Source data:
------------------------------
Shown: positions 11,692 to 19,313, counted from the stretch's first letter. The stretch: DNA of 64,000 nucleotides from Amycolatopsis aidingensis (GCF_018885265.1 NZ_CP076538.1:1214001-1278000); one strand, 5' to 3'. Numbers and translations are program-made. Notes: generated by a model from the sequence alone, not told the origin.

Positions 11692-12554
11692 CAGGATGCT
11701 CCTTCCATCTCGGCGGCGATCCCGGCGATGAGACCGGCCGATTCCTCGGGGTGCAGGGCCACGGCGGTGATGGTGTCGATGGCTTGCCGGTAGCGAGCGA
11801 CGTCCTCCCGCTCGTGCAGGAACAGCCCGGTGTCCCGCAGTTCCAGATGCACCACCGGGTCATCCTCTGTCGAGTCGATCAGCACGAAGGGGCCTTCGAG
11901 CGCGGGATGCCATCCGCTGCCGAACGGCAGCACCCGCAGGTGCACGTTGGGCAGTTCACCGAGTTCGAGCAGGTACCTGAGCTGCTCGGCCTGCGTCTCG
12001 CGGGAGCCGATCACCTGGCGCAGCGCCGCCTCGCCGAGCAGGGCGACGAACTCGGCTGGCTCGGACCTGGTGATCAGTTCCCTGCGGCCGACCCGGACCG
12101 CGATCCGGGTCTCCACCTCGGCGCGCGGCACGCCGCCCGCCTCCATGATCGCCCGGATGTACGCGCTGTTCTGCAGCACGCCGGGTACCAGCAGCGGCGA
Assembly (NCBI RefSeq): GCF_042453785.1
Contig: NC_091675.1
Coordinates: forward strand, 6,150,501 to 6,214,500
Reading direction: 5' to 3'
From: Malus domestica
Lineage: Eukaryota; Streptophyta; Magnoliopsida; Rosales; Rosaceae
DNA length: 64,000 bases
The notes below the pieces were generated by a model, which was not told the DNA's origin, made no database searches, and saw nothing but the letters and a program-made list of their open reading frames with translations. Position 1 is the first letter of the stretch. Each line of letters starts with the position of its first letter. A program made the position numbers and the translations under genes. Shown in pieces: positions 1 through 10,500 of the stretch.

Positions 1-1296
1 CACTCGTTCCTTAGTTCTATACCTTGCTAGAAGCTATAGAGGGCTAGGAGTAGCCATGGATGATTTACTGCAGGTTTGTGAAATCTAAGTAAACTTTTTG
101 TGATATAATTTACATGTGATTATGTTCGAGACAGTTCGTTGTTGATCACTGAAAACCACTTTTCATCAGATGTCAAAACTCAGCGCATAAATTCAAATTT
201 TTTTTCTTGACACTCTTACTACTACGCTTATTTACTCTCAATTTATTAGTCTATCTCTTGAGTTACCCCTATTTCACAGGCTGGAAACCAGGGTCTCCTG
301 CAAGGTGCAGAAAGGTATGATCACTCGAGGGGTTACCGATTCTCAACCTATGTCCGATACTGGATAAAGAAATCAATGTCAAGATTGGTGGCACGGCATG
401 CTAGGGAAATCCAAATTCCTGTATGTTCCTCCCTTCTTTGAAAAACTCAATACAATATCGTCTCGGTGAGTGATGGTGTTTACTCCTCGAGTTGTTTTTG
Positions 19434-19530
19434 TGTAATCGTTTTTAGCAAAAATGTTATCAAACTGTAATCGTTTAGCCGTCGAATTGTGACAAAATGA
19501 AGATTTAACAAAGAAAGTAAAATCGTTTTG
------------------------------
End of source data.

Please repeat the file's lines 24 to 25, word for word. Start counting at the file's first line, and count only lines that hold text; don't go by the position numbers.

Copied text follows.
19434 TGTAATCGTTTTTAGCAAAAATGTTATCAAACTGTAATCGTTTAGCCGTCGAATTGTGACAAAATGA
19501 AGATTTAACAAAGAAAGTAAAATCGTTTTG